How Viable is Perl?
A few months ago, John D. Cook wrote about the viability of unpopular programming languages.
His story starts with a comment about Perl 6, to which someone replied, "Does anyone actually use Perl 6?" (or words to that effect).
"My first thought," he writes, "was, I bet more people use Perl 6 than Haskell, and it's well known that people use Haskell."
What is the relationship between popularity and viability?
Does a language need to be popular to be viable?
Cook compares the popularity of Perl to Haskell and several other languages:
"Common Lisp has been around since 1982, and was standardizing a language that had been in development since 1958."
"Erlang has been around since 1986."
"There is not a huge community devoted specifically to F#, but it shares tooling and libraries with C#…"
Popularity provides many hands to work on projects and many eyes to address issues with the platform. However, both Lisp and Erlang, he says, "have many of the benefits of popularity…accumulated over time" (emphasis mine). And all of these languages would be "safer bets for a production software project than several more popular languages."
As it is with art and entertainment, a long-lived cult-classic technology can be more viable than one that is popular in the moment.
He used the TIOBE index for his stats. I prefer the PYPL index, which uses Google Trends to track the number of searches on the term "<language> tutorial." They explain in their FAQ:
"C programming" is used much more than "PHP programming," because PHP does not need the qualifier. Tutorial is a word used frequently by developers learning any new language: it makes a good leading indicator. What is a "python tutorial," if not a tutorial on the programming language?
So this methodology should measure not how many people are using a given language, but how many are learning it.
Common Lisp, Erlang, and F# are missing from PYPL, because none of them is popular enough. Perl and Haskell do appear on the index, both at <1% and sinking.
However, PYPL (like TIOBE) measures popularity based on share of searches, not the volume of them. So if language A becomes bigger because more people are searching for language tutorials in general, language B's graph line descends, even if its overall volume continues to increase.
How popular is Perl?
When I'm doing research, I'm usually more interested in the absolute volume. Therefore, I took to Google Trends myself. I downloaded data for a number of programming languages (number of searches per week), smoothed the raw search counts with a Gaussian weighting function, and plotted them on a logarithmic y-axis. The languages I looked up included all the ones in John D. Cook's article, plus Go, Perl 6, and Dart. I also included the variation "GoLang tutorial" and added it to "Go tutorial."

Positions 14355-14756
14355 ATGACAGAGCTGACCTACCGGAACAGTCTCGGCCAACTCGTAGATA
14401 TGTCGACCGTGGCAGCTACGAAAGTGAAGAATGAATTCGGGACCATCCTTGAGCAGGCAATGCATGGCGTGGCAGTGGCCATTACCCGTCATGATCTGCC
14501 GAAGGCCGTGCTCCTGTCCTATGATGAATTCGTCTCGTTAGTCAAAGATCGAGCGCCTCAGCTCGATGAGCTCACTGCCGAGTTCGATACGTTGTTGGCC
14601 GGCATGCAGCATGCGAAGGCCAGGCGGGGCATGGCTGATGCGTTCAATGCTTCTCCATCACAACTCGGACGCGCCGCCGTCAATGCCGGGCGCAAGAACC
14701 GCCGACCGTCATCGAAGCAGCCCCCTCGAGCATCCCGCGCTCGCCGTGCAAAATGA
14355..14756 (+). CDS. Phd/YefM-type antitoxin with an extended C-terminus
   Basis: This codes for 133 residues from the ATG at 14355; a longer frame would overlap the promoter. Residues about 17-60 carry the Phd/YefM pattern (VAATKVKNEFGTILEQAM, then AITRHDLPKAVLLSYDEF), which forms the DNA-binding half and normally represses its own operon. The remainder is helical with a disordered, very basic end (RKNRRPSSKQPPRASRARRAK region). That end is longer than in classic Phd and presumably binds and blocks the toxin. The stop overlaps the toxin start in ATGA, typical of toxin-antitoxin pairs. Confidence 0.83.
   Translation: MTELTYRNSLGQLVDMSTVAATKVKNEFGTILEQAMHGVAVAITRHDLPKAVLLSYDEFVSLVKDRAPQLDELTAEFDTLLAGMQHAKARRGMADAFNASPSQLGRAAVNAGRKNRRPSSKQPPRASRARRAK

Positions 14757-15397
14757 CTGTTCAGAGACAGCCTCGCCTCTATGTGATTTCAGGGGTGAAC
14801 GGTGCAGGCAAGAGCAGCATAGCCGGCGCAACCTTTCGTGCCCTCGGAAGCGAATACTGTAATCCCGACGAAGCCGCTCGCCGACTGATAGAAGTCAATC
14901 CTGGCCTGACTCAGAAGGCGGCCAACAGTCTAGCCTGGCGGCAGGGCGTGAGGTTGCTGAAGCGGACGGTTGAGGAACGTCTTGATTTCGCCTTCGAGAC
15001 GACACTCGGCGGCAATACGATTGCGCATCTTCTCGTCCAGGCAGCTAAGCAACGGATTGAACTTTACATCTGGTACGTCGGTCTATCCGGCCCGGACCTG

And here's what I saw:
(Click on the above image to zoom in.)
I also noticed some other interesting phenomena:
Perl is indeed more popular than Haskell, Lisp, Erlang, etc. Or at least more people are looking up Perl tutorials than tutorials on those other languages.
No one seems to be searching for "Perl 6 tutorial." Literally, zero searches recorded as far as I can determine. Google must be filtering them out somehow or lumping them together with "Perl tutorial," even though the two searches return distinctly different results. So Google does seem to know the difference, but Google Trends is still not showing any searches for P6 tutorials, and I don't believe that no one is searching for them.
Dart is still a minor player. There are some searches for "Dart tutorial," but there were so few that I didn't even include it in the graph.
There was a noticeable spike in searches for "Go tutorial" for about a month during July 2016. GopherCon 2016 was held July 11th through the 13th. Probably not a mere coincidence.
There were quite a few searches for "Go tutorial" back in 2004, years before the language was even invented. I'm not sure what those searches were pulling up back then, but I'm pretty sure current searches are talking about the programming language. (This also belies the PYPL's idea that "What is a 'go tutorial' if not a tutorial on the Go programming language?")
Which of these are viable languages?
I concur with John D. Cook on Haskell, Lisp, Erlang, and F#.
GoLang is a viable language, being almost a decade old now, supported by Google, and increasingly used in production projects. It seems to me its growing popularity is a symptom (not a cause) of its viability.
The most interesting manifestation of the popularity-viability conundrum, however, is Dart. Despite Randal Schwartz's enthusiasm for Dart, the language is still seeking its niche. It's been around for 7 years, but it has not yet reached the adoption chasm, much less crossed it. It may have found a "killer app" in Flutter (which is a truly cool framework for mobile apps, and Randal Schwartz's recent lightning talk on Flutter frankly didn't do it justice). But whether Dart will make it big is still yet to be seen.
Even so, despite its lack of popularity and its newness, Dart is a viable platform for production projects.
Yes, people actually do use Dart for production projects, mostly in web and mobile development.
If Dart is viable, then how much more so Perl?
This post originally appeared on The Perl Shop blog as “How Viable is Perl?”
>"My first thought," he writes, "was, I bet more people use Perl 6 than Haskell, and it's well known that people use Haskell."
That's a *very* risky bet.
Truthfully, that was my thought as well. But it got me to thinking about whether more people are using Haskell than Perl (5), or whether more people are learning Haskell than Perl.
Tutorials for the board game Go are likely to have been searched for
Yes, that makes a lot of sense. (Someone on the TPS blog commented the same thing, too. LOL.)